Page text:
From the SDK it is the only way to obtain RSSI. It is a little bit inconvenient, since it is not useful if you only want to periodically monitor the strength of the signal of a paired device.
However there is a way, but out of SDK. You can use native API (by means of NDK) and call functions provided by Bluez API, the underlying bluetooth framework in Android (and almost any linux system). The function in question is
hci_read_rssi() provided by
libbluetooth.so (part of Bluez stack). In order to learn how to use it, you can take a look at Hcidump tool sources (that comes with Bluez). You could write a JNI wrapper code to your function, so you could get the signal strength of paired device.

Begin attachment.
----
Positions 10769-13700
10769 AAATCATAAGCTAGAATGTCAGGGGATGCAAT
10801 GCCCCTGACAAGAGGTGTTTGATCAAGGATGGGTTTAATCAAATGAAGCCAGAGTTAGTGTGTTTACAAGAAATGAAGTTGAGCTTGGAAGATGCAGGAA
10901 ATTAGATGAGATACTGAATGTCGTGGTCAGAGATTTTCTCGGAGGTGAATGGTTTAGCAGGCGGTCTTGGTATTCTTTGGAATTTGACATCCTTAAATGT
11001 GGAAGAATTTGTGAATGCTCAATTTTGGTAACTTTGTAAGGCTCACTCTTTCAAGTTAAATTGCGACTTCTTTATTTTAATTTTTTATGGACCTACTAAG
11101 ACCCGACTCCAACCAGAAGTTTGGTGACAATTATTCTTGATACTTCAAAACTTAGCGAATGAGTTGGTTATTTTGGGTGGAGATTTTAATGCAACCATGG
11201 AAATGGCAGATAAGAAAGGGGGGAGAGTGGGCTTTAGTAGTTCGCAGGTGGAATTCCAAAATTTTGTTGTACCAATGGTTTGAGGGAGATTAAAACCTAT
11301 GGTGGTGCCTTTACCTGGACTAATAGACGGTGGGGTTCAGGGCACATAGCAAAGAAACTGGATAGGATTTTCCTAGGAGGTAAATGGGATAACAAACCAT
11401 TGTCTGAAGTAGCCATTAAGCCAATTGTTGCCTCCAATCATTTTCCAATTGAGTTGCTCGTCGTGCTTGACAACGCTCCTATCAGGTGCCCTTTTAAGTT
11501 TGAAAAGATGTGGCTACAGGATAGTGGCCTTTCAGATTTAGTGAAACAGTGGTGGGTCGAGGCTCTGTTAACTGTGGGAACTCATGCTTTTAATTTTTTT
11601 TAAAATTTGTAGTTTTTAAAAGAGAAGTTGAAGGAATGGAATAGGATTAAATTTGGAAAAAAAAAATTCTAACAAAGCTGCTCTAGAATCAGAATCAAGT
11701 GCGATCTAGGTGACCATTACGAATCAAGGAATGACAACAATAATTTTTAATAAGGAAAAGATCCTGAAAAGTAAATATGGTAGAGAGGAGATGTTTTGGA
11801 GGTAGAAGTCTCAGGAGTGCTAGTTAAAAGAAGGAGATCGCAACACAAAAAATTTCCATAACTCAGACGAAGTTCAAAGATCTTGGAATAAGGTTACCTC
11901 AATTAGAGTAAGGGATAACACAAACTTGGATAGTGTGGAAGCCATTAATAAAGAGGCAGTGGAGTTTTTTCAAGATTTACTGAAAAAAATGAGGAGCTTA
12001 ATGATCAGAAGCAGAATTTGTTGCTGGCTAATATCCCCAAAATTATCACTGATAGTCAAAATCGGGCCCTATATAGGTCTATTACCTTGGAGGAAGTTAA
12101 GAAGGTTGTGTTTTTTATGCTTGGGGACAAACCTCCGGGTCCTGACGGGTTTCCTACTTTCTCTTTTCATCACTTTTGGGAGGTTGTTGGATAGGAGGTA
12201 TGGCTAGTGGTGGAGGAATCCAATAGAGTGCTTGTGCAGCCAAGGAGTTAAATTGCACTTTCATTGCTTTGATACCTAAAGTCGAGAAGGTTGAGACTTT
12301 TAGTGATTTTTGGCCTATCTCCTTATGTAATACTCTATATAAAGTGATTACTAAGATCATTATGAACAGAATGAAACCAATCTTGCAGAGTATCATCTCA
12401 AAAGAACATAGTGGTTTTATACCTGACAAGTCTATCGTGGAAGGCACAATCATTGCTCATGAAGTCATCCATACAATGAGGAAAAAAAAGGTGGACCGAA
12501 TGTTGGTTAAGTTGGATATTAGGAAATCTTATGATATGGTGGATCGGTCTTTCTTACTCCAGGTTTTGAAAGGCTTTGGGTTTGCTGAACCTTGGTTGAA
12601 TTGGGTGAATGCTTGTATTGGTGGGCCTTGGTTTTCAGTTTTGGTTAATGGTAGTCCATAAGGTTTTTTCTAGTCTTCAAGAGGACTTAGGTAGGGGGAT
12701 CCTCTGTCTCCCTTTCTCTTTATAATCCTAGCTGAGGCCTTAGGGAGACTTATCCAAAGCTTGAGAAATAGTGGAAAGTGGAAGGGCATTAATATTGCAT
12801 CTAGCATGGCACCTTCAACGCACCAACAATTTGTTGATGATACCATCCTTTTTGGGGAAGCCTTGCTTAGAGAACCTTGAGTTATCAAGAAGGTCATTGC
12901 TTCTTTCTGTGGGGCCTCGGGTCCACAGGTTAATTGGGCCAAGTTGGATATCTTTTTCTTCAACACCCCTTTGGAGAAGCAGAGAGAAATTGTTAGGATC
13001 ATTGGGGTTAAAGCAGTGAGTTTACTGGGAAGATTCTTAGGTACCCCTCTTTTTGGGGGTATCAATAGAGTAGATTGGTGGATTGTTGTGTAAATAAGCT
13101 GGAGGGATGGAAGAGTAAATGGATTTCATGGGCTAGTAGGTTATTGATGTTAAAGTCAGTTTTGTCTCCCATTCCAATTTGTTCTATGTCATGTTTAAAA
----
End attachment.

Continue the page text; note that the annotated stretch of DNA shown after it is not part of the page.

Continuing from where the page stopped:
There are two drawbacks of using this method:
- To measure RSSI you must first connect to remote device, at least at low level (no authentication is required for this connection) and release connection after calling
hci_read_rssi(). This is slower than just measuring RSSI from beacons, as other wireless communication means provide (GSM or WIFI)
- Low level connection to remote bluetooth devices requires on Android superuser rights. So forget about writing and application that can be run on non hacked phones (they usually come with no root access, and some like Motorola Droid/Milestone even void warranty if you try to gain it).